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THIS was one of the two copper-plates obtained by Dr. D.R. Bhandarkar from Pandit Vamanasastri Islampurkar of Indore1. Dr. Bhandarkar handed them over to Dr. R.C. Majumdar, who edited them together in the Epigraphia Indica, Vol. XV, pp. 286 f. and plates . Their contents and dates were discussed by me in an article entitled ‘An Ancient Dynasty of Khandesh’ published in the Annals of the Bhandarkar Oriental Research Institute, Vol. XXV, pp. 159 f. The inscription on the present plate is edited here from the facsimile accompanying Dr. Majumdar’s article.

The inscription is incised on one side only of a single copper-plate measuring 7.6” broad and 4.1” high. It has no ring-hole and shows no sign of a seal having ever been attached to it. The plate has nine lines of writing, of which the last, containing the sign-manual of the reigning king, is incised in the margin on the left. The writing is in an excellent state or preservation. The size of the letters varies from .2” to .4”.

The characters belong to the western variety of the southern alphabets, with knobs at the top. They show considerable development over those of the Nasik cave inscription of Īśvarasēna,2 which was incised only about sixty years before. The letters a, k, ñ and r, for instance, have developed curves at the lower end of their verticals, distinctive of the southern alphabet; th is shown by a curling curve open to the right; see-pathakē, 1.3; n has developed a loop, while the vertical of / curves to the left; seepād-ānuddhyātō, 1.1 and Sāndilya-, 1.3; the subscript y has assumed a bipartite form; see Āryya-, 1. 4. As regards medial vowels, i now forms a complete curve; its long form is indicated by a curling curve turned to the left; the mātrās for ā, ē, ai and ō appear in some cases above the line; and the medial au is bipartite in-pautra-, 1.5. The symbols for 60, 7 and 5 occur in 1.8.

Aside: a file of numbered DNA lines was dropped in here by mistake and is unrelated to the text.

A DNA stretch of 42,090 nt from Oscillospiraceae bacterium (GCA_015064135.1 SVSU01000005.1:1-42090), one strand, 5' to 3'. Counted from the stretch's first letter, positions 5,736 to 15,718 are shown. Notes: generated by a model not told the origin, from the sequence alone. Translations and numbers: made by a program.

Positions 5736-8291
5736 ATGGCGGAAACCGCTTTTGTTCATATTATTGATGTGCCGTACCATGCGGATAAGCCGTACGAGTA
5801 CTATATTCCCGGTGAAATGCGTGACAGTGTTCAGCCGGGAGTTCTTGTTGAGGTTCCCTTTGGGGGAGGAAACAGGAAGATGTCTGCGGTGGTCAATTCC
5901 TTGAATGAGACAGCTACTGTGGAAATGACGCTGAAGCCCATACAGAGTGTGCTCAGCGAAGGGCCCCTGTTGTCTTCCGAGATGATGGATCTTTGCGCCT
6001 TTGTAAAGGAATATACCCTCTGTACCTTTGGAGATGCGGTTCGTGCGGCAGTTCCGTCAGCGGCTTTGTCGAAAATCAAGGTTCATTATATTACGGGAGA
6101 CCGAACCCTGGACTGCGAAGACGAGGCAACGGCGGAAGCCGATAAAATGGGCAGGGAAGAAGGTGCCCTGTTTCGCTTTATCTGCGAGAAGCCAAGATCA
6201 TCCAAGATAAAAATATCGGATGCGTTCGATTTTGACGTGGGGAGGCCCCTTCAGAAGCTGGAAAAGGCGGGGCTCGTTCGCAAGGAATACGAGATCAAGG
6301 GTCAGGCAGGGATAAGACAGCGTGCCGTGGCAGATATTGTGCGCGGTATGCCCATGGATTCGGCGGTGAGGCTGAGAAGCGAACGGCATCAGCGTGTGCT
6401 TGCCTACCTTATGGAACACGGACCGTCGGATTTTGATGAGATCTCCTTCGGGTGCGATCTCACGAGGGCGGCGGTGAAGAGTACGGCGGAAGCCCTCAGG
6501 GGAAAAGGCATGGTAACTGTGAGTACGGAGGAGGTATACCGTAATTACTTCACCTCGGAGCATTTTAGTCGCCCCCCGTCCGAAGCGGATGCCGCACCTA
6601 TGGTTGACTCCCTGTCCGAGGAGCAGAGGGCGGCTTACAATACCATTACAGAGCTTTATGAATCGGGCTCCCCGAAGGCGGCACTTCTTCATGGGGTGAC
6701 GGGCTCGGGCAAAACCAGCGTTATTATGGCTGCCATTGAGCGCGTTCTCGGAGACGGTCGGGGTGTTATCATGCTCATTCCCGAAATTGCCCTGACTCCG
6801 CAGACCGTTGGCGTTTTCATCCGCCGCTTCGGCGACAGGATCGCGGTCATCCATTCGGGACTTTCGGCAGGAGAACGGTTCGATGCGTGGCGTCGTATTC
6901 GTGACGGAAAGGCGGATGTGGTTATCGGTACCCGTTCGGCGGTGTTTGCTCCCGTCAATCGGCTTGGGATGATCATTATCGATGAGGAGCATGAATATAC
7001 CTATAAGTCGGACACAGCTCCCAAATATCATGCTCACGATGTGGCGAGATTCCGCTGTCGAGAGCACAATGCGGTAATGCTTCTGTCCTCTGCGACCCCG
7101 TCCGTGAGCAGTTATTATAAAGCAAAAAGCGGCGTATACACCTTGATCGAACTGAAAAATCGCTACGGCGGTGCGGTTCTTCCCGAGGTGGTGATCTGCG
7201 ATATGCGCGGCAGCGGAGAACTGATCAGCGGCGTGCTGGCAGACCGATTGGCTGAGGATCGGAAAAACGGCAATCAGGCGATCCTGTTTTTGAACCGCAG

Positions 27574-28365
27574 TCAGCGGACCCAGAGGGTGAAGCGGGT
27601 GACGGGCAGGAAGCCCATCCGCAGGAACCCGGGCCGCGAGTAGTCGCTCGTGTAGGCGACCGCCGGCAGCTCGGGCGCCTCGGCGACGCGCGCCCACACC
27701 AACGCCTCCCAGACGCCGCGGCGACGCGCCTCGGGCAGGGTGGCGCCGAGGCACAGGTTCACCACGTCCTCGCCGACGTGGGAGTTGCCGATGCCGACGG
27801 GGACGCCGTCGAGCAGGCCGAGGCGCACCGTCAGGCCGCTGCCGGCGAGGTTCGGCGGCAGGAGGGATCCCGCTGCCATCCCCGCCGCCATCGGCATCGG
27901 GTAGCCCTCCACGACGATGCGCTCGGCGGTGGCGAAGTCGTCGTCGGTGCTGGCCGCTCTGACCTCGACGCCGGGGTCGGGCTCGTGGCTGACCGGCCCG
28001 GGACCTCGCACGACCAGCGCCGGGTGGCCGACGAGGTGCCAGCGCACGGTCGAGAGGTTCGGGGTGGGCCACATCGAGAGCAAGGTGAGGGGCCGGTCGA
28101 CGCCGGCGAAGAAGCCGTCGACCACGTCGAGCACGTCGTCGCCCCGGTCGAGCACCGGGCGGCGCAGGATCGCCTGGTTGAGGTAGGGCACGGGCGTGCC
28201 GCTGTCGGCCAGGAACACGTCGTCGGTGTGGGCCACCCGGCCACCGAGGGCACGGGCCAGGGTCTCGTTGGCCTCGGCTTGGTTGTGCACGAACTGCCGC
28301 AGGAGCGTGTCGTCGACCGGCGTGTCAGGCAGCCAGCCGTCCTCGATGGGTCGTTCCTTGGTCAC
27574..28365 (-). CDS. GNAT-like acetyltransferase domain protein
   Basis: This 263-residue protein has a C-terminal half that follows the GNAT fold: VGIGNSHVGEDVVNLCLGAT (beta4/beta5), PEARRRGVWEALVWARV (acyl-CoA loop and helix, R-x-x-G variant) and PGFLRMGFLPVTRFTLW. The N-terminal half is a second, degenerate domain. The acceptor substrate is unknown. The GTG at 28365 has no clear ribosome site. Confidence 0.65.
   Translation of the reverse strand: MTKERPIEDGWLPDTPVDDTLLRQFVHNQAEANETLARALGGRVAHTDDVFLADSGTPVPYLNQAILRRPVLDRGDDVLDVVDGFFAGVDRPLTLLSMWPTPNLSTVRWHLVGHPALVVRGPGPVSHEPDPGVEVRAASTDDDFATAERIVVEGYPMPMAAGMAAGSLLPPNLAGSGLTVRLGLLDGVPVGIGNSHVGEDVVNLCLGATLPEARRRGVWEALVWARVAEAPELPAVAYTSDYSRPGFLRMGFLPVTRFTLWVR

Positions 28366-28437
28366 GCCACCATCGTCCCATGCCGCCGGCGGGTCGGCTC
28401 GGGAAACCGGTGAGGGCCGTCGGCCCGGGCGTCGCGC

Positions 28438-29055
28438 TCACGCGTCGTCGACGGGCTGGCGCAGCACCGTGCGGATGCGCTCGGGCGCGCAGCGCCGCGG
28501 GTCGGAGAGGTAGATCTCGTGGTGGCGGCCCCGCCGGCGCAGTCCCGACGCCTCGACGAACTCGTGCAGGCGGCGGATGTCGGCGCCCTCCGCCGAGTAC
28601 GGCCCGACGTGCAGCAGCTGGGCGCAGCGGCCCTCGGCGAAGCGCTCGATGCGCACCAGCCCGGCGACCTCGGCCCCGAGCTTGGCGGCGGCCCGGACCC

The language is Sanskrit. There is now little admixture of Prakrit forms, the only cases occurring in this epigraph being santaka, 1.2 and krishāpayatah, 1.7, which however persisted for a long time. As regards orthography, the only peculiarity which calls for notice is the reduplication of the consonant before y and after r; see pād-ānuddbhyātō, 1. 1 and sarvvān=,1. 2.

The inscription refers itself to the reign of Mahārāja Svāmidāsa. The object of it is to record confirmation,3 by Svāmidāsa, of the gift of a field in the village Dakshina Valmika-tallavātaka (South Valmika-tallavātaka) which was situated in the territorial subdivision Nagarikā-pathaka. The plate was issued from Valkha, which was evidently then the royal capital. The Dūtaka was Nannabhatti The record is dated on the 5th tithi of the bright fortnight of Jyēshtha in the year 67 (expressed by numerical symbols) of an unspecified era. It may be noted that the year in this case is introduced with the

1See Ep. Ind., Vols. XV, p. 286 and XXIV, p. 52. The other copper-plate was issued by Bhulunda. See below, No. 3.
2Above, No. 1.
3The use of the words samanujānīyō (mō) in 11. 2-3 and krit-ānjujñasya in 1. 6 as well as the absence of any statement that it was a royal grant indicate that Mahārāja Svāmidāsa only confirmed the gift. Who the donor was is not known. The plate of Bhulunda (No. 3, below), which bears close resemblance to the present record, mentions a person named Āshādhanandin at whose request the gift was confirmed.


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